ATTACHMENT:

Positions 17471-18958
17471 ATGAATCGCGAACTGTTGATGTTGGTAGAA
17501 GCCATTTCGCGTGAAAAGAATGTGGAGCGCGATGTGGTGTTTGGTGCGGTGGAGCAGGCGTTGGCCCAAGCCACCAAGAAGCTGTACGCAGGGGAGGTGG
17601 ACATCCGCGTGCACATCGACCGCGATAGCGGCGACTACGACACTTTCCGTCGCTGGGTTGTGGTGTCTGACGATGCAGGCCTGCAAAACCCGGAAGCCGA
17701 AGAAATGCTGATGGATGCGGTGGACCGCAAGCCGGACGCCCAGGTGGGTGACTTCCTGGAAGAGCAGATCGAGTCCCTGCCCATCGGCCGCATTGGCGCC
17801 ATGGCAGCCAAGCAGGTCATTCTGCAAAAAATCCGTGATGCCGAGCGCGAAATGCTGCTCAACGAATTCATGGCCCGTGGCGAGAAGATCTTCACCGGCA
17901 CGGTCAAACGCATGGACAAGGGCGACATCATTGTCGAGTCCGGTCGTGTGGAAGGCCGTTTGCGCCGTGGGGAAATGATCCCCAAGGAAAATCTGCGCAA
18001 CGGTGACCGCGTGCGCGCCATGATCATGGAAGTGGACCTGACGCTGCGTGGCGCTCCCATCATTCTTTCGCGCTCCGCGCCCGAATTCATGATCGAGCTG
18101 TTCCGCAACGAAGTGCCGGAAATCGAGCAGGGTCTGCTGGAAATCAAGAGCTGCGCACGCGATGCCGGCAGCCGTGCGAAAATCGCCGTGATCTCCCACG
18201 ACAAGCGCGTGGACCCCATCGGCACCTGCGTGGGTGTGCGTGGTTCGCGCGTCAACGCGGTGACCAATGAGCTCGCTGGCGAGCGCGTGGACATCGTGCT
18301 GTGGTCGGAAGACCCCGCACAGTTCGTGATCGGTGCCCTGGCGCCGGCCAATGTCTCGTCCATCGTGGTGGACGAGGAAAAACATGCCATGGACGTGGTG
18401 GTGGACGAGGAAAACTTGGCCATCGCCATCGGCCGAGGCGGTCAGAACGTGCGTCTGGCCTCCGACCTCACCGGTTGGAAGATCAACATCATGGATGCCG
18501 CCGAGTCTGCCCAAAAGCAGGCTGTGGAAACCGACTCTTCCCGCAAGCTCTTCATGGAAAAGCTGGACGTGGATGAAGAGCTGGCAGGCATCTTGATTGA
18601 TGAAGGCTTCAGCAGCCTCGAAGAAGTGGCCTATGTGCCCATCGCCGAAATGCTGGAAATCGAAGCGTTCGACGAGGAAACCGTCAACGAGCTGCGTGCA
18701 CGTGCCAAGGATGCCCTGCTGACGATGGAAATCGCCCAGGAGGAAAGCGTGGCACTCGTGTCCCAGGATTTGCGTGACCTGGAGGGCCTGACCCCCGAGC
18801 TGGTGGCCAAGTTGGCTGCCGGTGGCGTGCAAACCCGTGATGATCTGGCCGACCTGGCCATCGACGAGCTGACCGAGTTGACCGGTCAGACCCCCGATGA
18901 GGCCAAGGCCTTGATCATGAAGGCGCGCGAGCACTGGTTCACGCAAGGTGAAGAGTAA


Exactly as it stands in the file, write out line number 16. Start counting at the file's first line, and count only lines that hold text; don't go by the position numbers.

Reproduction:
18801 TGGTGGCCAAGTTGGCTGCCGGTGGCGTGCAAACCCGTGATGATCTGGCCGACCTGGCCATCGACGAGCTGACCGAGTTGACCGGTCAGACCCCCGATGA